Offer them a hotline they can call to report domestic abuse on a confidential basis. Don't attach your name to the telephone number you give them. This way, if the abuser finds the number, he or she won't associate you with seeking help for the victim. It is simply a way to protect yourself from unwanted consequences you may suffer for doing the right thing.
Instill confidence in them.
So often, victims of abuse have been put down and treated poorly for so long, they are blind to their strengths, gifts, and abilities. Bring out their strengths by complimenting them for abilities and skills you notice they possess. Tell them they are beautiful.
Help them get back on their feet. Encourage them to enroll in college classes or other training specific to their abilities and areas of interest. Assist them in writing or updating their resume. Once they feel empowered to make it on their own, they may feel able to leave their abusive relationship.
Keep in touch with them.
It is common for victims of abuse and neglect to push you away, especially if they know you suspect or know they are being abused. They are often embarrassed about their situation and their pride won’t allow them to acknowledge they need help. Don’t lose touch with them. Even if they don’t respond to your phone calls or emails, keep trying.
It’s important for them to know you are there for them if, and when, they decide to seek help. This doesn’t mean you should call them or email them every day. Call once a week, send a card periodically, and remember them on special days such as birthdays and holidays. You may be the only person reaching out to them who knows about their situation, so you may be the only one they ultimately reach out to for help.
Notify authorities if you see signs of abuse in elderly or disabled adults.
Elderly and disabled people are especially vulnerable to neglect and abuse from family members and other caretakers. Contact the adult abuse hotline or your local senior protective services agency to report signs of abuse and to seek guidance on your next steps.
In some cases, reports of abuse or neglect of seniors results in a welfare check in the home of the suspected victim. This is normally done on a confidential basis, so the family of the senior would not know you were the one who reported the suspected abuse. If the victim is in a nursing home or in an assisted living or rehabilitation facility, report your observations and concerns to the patient's designated social worker as well.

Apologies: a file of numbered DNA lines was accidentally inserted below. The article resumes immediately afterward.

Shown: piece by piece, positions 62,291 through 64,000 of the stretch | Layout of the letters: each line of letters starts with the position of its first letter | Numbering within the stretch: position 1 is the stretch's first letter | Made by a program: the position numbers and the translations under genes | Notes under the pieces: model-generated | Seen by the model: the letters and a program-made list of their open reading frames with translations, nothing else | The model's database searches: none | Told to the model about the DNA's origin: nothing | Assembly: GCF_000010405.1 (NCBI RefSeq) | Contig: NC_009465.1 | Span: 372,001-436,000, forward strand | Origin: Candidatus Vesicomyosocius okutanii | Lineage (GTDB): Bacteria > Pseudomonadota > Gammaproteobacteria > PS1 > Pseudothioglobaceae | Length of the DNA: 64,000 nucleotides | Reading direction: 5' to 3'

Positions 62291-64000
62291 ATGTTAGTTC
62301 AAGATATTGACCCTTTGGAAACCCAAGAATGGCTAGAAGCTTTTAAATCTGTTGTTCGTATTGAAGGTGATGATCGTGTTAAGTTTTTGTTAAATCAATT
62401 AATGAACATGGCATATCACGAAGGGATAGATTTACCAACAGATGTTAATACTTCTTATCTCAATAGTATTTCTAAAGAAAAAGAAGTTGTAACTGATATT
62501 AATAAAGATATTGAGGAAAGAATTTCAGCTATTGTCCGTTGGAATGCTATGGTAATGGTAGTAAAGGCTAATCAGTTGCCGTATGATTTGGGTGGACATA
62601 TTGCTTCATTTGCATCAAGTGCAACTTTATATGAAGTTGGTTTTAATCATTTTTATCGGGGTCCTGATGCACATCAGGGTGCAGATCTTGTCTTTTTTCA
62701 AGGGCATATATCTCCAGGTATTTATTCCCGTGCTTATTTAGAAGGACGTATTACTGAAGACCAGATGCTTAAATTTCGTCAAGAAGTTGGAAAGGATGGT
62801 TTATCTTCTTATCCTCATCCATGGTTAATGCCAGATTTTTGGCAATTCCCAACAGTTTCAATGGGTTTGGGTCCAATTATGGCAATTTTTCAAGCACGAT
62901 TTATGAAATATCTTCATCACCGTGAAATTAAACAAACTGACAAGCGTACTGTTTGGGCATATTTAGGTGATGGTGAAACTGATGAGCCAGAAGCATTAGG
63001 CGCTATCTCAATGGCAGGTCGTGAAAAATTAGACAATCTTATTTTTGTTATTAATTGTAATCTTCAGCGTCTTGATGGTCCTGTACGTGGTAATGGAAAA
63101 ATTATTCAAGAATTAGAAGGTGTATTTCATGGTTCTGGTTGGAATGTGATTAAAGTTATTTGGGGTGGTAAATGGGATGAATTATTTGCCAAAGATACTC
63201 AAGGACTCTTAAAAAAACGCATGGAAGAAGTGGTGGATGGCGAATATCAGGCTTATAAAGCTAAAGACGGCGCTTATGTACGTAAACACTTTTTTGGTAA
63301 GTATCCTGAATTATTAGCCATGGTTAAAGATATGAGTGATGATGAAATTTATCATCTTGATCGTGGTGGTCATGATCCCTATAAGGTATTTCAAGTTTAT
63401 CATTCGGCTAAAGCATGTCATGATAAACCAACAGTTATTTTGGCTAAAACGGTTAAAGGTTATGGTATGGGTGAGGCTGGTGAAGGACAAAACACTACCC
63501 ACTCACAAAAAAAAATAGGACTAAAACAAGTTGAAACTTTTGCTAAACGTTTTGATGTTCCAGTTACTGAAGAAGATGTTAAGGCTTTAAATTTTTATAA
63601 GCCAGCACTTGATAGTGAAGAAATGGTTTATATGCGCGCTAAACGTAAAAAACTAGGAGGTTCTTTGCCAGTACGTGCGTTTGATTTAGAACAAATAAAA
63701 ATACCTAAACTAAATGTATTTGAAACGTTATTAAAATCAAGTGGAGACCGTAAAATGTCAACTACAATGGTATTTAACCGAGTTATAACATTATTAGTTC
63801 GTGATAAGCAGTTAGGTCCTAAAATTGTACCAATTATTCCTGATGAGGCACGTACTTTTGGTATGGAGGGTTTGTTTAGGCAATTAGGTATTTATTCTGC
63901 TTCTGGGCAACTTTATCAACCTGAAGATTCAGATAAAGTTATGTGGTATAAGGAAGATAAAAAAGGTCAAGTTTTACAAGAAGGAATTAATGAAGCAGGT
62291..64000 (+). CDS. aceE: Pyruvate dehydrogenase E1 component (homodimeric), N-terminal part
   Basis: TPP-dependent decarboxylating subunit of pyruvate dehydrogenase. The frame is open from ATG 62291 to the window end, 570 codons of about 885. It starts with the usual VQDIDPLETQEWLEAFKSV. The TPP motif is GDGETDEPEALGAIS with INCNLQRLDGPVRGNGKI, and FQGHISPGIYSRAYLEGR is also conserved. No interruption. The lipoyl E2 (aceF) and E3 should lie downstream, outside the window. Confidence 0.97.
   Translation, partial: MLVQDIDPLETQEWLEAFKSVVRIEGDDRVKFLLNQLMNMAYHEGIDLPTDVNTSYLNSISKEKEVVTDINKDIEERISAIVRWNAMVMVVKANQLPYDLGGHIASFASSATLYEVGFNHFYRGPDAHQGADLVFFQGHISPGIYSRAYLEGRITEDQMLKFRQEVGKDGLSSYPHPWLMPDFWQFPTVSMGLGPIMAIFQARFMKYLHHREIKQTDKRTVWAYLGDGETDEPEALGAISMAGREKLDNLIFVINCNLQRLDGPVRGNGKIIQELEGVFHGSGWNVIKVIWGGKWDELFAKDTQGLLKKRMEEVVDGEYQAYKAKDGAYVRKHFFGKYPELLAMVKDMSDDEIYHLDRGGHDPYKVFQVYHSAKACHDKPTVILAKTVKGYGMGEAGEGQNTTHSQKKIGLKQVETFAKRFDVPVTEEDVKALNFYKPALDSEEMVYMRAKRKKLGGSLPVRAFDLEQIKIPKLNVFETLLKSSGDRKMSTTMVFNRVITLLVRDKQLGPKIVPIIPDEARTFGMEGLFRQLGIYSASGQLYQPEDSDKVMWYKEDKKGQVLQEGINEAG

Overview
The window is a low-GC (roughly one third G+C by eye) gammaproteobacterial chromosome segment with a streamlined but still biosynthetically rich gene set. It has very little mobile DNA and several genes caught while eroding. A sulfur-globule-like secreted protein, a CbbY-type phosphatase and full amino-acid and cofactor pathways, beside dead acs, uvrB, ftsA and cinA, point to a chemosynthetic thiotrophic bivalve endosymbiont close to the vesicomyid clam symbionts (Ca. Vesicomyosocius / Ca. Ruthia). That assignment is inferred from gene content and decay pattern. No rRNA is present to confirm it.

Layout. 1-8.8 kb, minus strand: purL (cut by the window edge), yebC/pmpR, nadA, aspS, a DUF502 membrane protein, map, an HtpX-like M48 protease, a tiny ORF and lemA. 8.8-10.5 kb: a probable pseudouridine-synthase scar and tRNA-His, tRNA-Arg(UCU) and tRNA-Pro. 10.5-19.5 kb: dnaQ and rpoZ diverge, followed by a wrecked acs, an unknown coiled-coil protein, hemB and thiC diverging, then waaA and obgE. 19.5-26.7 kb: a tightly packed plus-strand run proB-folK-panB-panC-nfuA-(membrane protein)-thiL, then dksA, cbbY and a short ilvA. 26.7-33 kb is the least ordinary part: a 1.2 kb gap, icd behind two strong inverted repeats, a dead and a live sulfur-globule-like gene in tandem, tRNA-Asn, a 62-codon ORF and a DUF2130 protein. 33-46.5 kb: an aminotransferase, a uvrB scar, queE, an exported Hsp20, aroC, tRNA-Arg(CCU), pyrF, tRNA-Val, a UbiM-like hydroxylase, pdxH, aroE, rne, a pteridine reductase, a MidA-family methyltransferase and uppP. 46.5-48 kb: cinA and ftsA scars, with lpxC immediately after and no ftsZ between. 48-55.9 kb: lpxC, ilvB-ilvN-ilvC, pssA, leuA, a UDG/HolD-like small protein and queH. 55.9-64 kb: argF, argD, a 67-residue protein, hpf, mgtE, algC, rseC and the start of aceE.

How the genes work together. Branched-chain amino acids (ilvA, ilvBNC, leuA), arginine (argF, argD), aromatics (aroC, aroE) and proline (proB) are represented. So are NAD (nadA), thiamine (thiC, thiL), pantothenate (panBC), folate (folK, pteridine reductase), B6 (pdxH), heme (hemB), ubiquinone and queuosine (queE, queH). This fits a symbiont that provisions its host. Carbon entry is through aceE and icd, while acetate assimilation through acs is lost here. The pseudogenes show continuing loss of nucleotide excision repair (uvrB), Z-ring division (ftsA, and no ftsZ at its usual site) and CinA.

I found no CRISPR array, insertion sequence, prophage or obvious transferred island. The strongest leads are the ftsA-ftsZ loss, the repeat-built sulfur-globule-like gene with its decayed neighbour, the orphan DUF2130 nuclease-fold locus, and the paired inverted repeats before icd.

In my father's situation, I was very proactive about expressing my concerns to the social worker in the rehabilitation facility where my father stayed after his stroke, and to the next social worker in the next rehab facility where he stayed after a fall he suffered not long after. I also spoke several times with his County Senior Services Office to report incidents of neglect and abuse I had witnessed in his home.
Things Don't Always Turn Out the Way You Hope
Unfortunately, even when you do everything you can to help or to try to help a victim of abuse, things may not turn out the way you hope.
When my father's wife suspected I had reported allegations of abuse and neglect concerning my father, she no longer allowed me in her and my father's home. Of course, I knew when I made the allegations that there was a good chance she would suspect it had been me and would likely shut me off from him. And that is exactly what happened: she turned my father against me to the point where he no longer wants to see me or take my calls. Sadly, such is often the outcome in situations of abuse.
The main thing is that at the end of the day, and certainly once my father is no longer alive, I will have no regrets about what I did and didn't do to try to help my father.
Your Efforts Can Make a Difference
I am glad to report that since I wrote this article several months ago, my father has been moved to a one-level home where he has a home-care provider during the day.
There is no doubt in my mind that my persistent efforts in advocating for him through my contacts with the social workers and social services organizations for the elderly have played a key role in his change in circumstances.
Another encouraging report is that a family member reached out to me and allowed me to speak to my father by phone. My dad seemed so glad to hear from me, and I am already planning my next visit.
Never think that your efforts to help a victim of abuse are in vain.
You may not see the results you wish for, at least not immediately, but your attempts to help your loved one are never wasted.
This content is accurate and true to the best of the author’s knowledge and is not meant to substitute for formal and individualized advice from a qualified professional.
© 2018 Madeleine Clays